Dr Ahmed Ismail

Consultant Gynaecologist & Fertility Expert

Trichomonas Infection
16 Feb 2010

Trichomonas infection is one of the very rare sexually transmitted diseases (STDs). Being one of the STDs it is most commonly contracted by sexual intercourse. It is infrequently serious however the symptoms can be unpleasant for the patient.

What is Trichomonas?

Trichomonas is a germ similar to bacteria, known as a protozoan. It can infect the genital area in both men and women. This includes the vagina and the urine outlet (urethra) in women, and the urethra and sometimes the prostate gland in men. The infection does not usually progress further into the body and thus does not manifest as seriously as some of the other sexually transmitted diseases.

What are the symptoms of Trichomonas infection?

In women, symptoms may include:

  • An offensive grey-green vaginal discharge that may be “frothy” in nature. The smell may be described as “fishy”.
  • The vagina and surrounding skin (vulva) being itchy and painful. This irritation may extend into the groin.
  • Pain during sexual intercourse.
  • Pain on urination.
  • In men, symptoms may include:

  • Discharge from the penis.
  • Pain on urination.
  • Urinating frequently.
  • Infection of the prostate, prostatitis.

Importantly, up to 50% of men and women infected have no symptoms. It is therefore understandable why patients commonly do not know they have the infection and pass it on without getting treated.

Complications with Trichomonas Infection?

Although we have explained that Trichomonas infection is rarely serious, there are a few instances that need to be highlighted regarding Trichomonas infection:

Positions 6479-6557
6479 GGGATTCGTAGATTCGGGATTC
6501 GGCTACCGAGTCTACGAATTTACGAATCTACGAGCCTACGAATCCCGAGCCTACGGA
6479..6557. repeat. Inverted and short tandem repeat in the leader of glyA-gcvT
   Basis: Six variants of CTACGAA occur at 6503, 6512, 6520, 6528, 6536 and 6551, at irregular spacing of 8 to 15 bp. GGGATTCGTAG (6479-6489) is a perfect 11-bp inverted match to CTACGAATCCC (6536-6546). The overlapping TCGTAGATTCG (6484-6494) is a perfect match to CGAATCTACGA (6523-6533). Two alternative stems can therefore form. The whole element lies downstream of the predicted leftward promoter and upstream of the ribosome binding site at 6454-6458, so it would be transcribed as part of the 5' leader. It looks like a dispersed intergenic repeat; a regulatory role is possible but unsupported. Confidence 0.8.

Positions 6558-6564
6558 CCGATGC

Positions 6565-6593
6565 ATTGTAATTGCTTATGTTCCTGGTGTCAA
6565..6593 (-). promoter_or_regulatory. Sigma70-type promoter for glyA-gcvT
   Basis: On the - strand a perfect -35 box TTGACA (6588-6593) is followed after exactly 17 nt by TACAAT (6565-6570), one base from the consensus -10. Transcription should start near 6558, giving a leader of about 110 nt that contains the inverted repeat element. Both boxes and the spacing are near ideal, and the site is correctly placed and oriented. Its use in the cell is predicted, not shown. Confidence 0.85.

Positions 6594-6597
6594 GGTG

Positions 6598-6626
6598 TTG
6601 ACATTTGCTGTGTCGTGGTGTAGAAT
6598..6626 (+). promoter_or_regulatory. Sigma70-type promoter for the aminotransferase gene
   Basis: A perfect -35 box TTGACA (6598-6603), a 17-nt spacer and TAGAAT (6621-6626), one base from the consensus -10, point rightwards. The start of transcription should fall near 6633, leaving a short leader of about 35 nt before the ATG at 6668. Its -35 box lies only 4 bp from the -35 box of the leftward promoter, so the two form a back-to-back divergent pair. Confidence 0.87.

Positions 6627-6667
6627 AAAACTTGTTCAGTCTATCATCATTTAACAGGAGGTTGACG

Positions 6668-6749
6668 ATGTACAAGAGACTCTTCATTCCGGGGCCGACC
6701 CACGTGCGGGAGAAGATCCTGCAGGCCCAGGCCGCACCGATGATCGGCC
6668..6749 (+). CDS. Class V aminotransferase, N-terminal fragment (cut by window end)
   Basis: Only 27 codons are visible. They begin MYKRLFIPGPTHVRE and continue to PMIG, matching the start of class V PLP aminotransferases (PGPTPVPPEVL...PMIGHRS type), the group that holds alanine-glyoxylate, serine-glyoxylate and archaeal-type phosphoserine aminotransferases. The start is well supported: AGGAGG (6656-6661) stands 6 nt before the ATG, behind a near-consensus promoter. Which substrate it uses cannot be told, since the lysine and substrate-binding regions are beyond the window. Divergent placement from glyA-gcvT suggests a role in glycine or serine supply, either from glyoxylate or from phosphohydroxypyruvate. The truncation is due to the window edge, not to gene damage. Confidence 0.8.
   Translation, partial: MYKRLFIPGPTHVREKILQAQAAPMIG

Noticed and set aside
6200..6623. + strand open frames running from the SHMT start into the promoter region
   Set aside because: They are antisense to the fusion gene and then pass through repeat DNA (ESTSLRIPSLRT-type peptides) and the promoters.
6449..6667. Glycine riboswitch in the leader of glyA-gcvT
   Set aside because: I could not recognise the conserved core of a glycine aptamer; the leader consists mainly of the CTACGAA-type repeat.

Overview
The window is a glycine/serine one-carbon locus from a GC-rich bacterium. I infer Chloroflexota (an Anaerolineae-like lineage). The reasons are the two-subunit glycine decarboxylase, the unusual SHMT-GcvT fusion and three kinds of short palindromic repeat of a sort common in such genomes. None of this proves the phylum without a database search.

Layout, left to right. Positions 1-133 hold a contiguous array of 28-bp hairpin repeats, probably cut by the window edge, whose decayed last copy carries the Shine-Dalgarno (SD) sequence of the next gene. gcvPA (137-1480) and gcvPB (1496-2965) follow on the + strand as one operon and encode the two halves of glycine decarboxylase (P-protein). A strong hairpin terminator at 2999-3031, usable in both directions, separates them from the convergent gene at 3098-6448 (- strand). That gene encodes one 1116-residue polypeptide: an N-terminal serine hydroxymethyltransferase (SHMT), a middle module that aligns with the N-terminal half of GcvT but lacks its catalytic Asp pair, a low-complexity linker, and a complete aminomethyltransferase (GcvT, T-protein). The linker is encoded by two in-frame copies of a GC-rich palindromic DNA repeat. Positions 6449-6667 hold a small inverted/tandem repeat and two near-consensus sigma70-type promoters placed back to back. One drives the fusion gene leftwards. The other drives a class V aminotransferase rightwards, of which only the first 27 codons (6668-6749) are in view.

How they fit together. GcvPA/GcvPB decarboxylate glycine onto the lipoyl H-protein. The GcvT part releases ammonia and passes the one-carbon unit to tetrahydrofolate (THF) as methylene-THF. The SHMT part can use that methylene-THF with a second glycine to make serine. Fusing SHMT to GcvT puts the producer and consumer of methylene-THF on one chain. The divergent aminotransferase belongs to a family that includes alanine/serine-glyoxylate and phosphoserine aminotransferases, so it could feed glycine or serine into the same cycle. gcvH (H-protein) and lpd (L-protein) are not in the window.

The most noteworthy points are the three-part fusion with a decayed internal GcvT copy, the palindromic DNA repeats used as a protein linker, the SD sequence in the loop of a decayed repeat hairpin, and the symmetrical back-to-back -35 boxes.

• Pregnancy: Being infected with Trichomonas during pregnancy can be extremely dangerous for the baby. There is an increased risk of having early labour and/or a baby with a low birth weight. These then lead to a large array of complications for the baby that can be avoided with safe sexual intercourse and preventing the infection in the first place.
  • HIV: Untreated Trichomonas infection increases the risk of developing HIV infection when having sexual intercourse with someone who has been infected with HIV.

What is the treatment for Trichomonas infection?

Trichomonas infection can be treated 9 out of 10 times with a short course of antibiotics prescribed by the doctor.

For more information or an appointment at Queensway Gynecology Clinic call:

Landline: 0207-935 55 40, 0207-935 66 00

English: 077 409 444 73, 077 457 481 88
Russian: 078 351 255 50, 078 351 255 51, 077 962 309 99, 077 450 461 44
Lithuanian: 077 962 309 99, 077 450 461 44
Arabic: 077 409 444 73, 077 457 481 88

Email: appointment (at) queensclinic.co.uk

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